T A Walker is paid £61, according to the club account book.

T A Walker is paid £61, according to the club account book.

And, finally, the club decided to open-up the club on two successive Sundays so people could come and inspect the tablets for themselves…

It is decided to open the Club over the following Sundays, for inspection of the tablets.

It is decided to open the Club over the following Sundays, for inspection of the tablets.

That is the story of the Harrison’s Club war memorials, and I hope you found it interesting. Biographies of the fallen will appear shortly…..

All that remains for me is to thank:
Harrison’s Club
Cannock Library for permission to use my photographs
The Staffordshire Record Office for permission to use my photographs – the Harrison’s collection is D7143
The Cannock Advertiser – I am not sure who owns the rights for this.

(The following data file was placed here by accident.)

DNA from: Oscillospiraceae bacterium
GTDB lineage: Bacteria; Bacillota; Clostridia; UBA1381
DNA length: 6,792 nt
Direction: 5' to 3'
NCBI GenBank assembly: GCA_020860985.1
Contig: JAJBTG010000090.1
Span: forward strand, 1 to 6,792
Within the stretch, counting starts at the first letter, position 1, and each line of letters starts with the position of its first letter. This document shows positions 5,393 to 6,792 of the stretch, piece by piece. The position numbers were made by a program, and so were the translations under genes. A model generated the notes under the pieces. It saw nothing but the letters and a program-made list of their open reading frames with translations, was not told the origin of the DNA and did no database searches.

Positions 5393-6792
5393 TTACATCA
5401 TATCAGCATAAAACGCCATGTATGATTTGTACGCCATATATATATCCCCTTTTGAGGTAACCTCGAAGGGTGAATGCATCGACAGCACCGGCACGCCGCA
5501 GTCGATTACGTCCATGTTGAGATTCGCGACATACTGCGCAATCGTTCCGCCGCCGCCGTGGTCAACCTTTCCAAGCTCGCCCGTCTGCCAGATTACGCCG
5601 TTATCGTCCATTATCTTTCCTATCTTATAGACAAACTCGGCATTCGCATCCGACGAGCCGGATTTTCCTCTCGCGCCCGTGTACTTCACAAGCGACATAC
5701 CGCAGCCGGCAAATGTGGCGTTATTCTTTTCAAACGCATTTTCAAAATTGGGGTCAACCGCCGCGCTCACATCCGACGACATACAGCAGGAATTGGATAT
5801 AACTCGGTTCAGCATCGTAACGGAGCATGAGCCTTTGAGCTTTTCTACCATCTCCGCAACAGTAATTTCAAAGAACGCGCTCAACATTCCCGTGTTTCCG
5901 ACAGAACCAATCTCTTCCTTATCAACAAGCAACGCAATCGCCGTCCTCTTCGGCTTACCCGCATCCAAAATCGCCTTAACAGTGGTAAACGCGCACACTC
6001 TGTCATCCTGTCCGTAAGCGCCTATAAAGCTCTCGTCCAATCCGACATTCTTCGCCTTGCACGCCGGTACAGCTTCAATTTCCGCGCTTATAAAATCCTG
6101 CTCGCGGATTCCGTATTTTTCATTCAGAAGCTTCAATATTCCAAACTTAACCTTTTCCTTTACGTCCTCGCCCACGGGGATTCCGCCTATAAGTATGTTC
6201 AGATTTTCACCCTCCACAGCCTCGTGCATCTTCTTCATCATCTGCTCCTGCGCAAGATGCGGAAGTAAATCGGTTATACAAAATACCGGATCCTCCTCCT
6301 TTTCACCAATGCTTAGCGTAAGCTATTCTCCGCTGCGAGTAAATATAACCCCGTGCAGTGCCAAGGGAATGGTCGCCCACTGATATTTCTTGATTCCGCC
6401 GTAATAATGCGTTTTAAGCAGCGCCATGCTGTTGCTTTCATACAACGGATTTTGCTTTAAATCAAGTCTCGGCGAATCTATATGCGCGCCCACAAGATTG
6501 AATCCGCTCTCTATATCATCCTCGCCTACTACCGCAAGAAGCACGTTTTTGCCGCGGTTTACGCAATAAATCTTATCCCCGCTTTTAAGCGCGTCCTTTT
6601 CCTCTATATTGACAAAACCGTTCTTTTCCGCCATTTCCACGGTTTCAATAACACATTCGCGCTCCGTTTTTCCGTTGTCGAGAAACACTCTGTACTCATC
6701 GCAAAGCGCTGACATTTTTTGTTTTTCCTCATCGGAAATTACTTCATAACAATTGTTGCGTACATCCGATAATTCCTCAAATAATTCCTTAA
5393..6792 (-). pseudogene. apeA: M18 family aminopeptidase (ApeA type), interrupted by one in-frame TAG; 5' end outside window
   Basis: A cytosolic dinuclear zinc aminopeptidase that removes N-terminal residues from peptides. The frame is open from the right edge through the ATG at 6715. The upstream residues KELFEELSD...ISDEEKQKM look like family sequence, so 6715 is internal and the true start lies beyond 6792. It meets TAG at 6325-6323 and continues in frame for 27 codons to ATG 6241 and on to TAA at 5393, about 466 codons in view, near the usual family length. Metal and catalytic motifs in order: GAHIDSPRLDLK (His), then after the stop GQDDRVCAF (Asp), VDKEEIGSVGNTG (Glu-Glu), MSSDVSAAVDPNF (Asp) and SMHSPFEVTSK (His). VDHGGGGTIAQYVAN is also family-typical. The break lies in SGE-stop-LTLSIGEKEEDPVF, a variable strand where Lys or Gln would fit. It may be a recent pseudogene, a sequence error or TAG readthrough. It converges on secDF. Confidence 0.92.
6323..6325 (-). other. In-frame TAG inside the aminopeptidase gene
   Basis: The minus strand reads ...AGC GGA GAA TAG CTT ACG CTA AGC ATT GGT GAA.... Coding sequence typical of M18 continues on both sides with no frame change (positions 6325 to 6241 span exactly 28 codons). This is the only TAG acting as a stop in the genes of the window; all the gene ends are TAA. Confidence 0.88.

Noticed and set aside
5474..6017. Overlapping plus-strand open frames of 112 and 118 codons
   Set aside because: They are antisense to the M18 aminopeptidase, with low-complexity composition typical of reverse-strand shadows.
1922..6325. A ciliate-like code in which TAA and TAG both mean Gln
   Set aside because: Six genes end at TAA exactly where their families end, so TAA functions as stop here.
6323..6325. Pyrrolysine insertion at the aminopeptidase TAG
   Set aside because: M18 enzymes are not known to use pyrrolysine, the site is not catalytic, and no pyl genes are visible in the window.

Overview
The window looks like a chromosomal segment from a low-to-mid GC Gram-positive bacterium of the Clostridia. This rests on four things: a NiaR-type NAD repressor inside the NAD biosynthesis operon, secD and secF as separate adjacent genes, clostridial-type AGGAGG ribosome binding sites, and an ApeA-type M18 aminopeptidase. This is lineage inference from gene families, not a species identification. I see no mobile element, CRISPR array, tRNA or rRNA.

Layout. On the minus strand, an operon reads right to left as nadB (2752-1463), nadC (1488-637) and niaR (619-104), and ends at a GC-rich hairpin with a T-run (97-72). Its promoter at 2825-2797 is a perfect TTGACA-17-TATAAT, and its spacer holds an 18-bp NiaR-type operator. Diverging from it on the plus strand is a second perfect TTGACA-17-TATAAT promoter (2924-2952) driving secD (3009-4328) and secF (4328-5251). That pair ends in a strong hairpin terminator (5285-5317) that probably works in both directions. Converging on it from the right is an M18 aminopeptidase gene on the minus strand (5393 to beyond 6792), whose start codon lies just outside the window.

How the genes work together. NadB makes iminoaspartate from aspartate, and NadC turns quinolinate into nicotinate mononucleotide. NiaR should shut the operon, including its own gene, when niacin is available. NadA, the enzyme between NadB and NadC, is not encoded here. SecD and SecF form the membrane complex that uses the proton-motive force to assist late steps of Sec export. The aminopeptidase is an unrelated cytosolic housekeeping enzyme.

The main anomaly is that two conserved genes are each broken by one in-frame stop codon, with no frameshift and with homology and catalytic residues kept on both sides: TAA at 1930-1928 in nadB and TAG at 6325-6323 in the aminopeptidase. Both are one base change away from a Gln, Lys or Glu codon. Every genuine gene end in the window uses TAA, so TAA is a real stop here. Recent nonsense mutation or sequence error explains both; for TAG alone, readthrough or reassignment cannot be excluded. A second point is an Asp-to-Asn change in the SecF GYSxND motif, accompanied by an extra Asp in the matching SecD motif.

1. […] into local mining history and the Harrison empire will find stuff of interest, as will Cannock, Bloxwich and Walsall […]

    • Pedro says:

      Over from BrownhillBob’s Blog. Very interesting article, and concerning my specialist subject…the Harrison Dynasty.

      Will have a think and comment further.

      All the best Pedro

  2. Pedro says:

    John Baker may have a Wesleyan connection.

    In 1925 he gave £500 to start put up a new Church on a site acquired on Walsall Road.

    (Great Wyrley Millennium Souvenir)

    • wyrleyblog says:

      Hi Pedro – I did find later, when doing other work, the Baker was a union official and lived in Lower Landywood, by the original Wesy Chapel, so it wouldn’t surprise me!

  3. Pedro says:

    I’m sure Colonel Harrison was surprised and pleased to be selected to unveil the Memorial, but I think he was playing on home ground here. His audience would be sympathetic. He had not made the first Flower Show at Institute in September 1910, a couple of years after it was built, due to unforeseen circumstances, but banners were placed in prominent positions saying “Long live Major Harrison the giver of the Institute,” and “Long live the Major and soon may he be our MP.”